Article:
Facebook opens up 360-degree live streaming to all

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Facebook just made live streaming 360-degree video relatively easy, provided you have the equipment to capture the content. Users of devices like the new 2017 model Gear 360 just announced at the S8 smartphone launch, or the Insta360 Nano (for iPhone) and Air (for Android), or a host of higher-end models designed for pros, you can go live and broadcast an immersive feed for your audience.

The feature works using Facebook’s livestreaming video tech, providing 1080p, 30fps playback and a maximum streaming time of four hours, which should be plenty for whatever you’re planing to immersively immerse your immersion hungry audience within. You’ll need a decent connection to make for a smooth broadcast, as Facebook recommends 4 Mbps down to ensure quality, and you can use either a camera’s dedicated app to go live, or navigate to facebook.com/live/create to use with cameras not already set up specifically to stream using Facebook’s new tool.

If you have the Insta360 Air or Nano, both of which I’ve used before, the process is pretty simple. An update available today for the companion apps for both cameras will allow you to select Facebook Live as a broadcast destination when you select the live feature within the app’s options. These provide real-time views of what your audience is seeing on your smartphone’s display as you’re broadcasting, too, which is not something available via some other pro-level options. The app’s interface will also show you how many viewers you currently have, watch the tally of Likes and other reactions, and check out comments as they roll in.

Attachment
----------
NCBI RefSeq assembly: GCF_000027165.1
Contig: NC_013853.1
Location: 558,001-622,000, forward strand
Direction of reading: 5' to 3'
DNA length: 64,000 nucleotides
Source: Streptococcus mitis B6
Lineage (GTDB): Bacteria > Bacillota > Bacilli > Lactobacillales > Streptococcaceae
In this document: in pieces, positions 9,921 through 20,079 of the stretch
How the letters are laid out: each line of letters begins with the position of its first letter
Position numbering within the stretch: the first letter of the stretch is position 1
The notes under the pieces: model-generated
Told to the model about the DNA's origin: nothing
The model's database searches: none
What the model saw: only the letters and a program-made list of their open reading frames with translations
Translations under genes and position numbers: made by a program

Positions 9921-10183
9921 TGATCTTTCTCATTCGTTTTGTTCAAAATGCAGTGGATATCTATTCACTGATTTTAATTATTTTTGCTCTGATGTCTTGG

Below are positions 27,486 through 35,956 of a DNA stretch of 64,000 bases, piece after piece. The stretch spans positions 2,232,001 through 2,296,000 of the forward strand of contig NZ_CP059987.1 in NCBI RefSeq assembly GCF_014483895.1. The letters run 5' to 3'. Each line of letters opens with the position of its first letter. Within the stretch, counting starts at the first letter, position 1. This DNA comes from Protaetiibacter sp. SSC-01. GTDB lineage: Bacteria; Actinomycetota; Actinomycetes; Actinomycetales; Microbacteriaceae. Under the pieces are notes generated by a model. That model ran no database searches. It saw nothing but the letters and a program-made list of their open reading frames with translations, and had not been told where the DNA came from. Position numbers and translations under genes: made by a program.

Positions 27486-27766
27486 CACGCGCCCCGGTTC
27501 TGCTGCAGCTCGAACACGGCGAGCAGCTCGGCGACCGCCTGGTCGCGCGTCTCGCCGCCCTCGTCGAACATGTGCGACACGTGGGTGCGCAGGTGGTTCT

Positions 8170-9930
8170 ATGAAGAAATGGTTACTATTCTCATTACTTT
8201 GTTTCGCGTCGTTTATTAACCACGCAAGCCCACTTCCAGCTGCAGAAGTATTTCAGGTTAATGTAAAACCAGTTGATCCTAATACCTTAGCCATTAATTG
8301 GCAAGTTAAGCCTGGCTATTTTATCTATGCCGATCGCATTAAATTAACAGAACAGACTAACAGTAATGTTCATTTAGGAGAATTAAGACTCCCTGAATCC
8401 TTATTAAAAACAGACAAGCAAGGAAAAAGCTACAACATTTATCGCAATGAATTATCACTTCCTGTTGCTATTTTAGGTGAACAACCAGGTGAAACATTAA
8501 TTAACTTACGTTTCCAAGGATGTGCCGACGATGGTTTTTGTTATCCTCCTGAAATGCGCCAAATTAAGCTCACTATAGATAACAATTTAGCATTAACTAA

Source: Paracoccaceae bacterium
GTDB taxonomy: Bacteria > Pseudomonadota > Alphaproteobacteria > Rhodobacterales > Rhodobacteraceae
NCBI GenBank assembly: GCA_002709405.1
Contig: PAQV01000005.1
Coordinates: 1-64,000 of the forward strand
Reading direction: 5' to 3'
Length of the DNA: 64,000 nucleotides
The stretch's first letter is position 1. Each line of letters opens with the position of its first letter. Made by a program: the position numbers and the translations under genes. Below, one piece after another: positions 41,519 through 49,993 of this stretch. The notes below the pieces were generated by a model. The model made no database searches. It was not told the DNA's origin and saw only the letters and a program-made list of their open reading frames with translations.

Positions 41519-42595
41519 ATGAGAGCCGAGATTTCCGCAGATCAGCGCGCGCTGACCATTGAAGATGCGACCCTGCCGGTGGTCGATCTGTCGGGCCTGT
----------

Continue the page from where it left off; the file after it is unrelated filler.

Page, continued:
Insta360’s cameras already support live broadcasts to Periscope and to YouTube, but Facebook’s in-app integration is a useful way to reach more people with minimal effort and promotion. Live 360 broadcasts aren’t yet embeddable on other sites, however, and they can’t be viewed via Apple TV or Chromecast for big-screen playback just yet. Still, it’s a strong start and a cool content delivery alternative for reporting from the field.

The next best thing to being there might just be virtually being there, and this new offering from Facebook might be one of the easiest ways to do that, with a built-in large audience.